A consultant for CPCR—the developer behind Williamsburg’s enormous, controversial Domino project—recently said in an off-the-record meeting that it appears likely the company may have to find another private investor in order to make the project move forward, a source present for the remarks confirmed in an email.
Last week, a rumor circulated suggesting that CPCR might not have the resources to continue with the Domino project—rumors that the developer denied. “There is absolutely no validity to those rumors,” Richard Edmonds, a spokesman for the Domino project, wrote in an email. “Domino is proceeding on schedule, with a groundbreaking on the upland parcel in late 2011.”
As CPCR fought for zoning changes that would allow its 2,200-unit, 11.2-acre project to move forward, many in the community worried that the developer might win approval but then sell the project to another developer. CPCR promised a generous 30 percent affordable housing component to the project—well-above the 20 percent required by law, which helped to win it the support of many local groups—but only as a non-legally binding promise of the sort a cash-strapped developer could later go back on, particularly under pressure from a new business partner.
These aren’t the only promises on which CPCR could renege. Consider the five blocks of promised waterfront-parkland that would provide access to that part of the East River in Brooklyn for the first time in roughly 100 years. That could, conceivably, be scrapped as a result of “financial strain.” Preserving the historic DOMINO sign—another CPCR promise—could be deemed too costly; retaining noted architect Rafael Vinoly’s design could prove unduly pricey and be replaced with something even more garish. (Something similar happened with Atlantic Yards when the Frank Gehry design that helped win the project approval was eventually scrapped, because of “cost concerns,” in exchange for a brutish concrete slab.)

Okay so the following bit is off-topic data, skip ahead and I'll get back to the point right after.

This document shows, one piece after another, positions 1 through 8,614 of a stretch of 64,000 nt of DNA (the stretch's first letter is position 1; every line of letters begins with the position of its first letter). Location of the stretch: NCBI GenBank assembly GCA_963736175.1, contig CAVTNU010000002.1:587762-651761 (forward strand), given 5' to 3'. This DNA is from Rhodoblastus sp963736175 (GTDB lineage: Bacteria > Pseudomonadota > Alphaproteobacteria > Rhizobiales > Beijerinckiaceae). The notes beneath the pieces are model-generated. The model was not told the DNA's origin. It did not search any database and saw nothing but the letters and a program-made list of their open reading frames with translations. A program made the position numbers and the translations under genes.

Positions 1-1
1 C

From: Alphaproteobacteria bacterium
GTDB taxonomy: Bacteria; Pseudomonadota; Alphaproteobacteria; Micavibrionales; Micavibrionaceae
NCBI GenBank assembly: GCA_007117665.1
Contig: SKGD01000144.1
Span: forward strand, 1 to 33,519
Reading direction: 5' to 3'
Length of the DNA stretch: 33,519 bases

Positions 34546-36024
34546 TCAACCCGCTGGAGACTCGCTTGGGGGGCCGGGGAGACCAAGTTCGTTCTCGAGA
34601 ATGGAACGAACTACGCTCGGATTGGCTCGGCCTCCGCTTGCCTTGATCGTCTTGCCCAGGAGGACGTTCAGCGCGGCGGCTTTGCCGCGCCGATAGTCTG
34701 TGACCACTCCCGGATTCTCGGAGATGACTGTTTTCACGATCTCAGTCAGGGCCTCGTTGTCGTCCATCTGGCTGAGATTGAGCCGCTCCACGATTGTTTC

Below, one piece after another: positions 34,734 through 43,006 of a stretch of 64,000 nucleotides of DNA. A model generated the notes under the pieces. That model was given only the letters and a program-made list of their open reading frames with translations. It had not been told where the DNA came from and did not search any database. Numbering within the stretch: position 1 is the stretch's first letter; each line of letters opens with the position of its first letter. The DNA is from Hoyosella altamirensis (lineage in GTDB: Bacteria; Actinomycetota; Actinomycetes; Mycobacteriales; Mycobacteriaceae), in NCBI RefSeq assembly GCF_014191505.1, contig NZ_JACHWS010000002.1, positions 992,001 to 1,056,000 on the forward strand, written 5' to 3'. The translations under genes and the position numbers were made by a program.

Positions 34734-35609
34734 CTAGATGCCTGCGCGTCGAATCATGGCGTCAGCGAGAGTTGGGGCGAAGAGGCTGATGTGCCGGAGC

A project once reluctantly accepted by many for the few advantages it might offer could become nothing more than 2,200 units, bringing thousands of new residents to a community whose schools, emergency services and sewage and transportation systems are not equipped to handle them—a community that would then get nothing in return.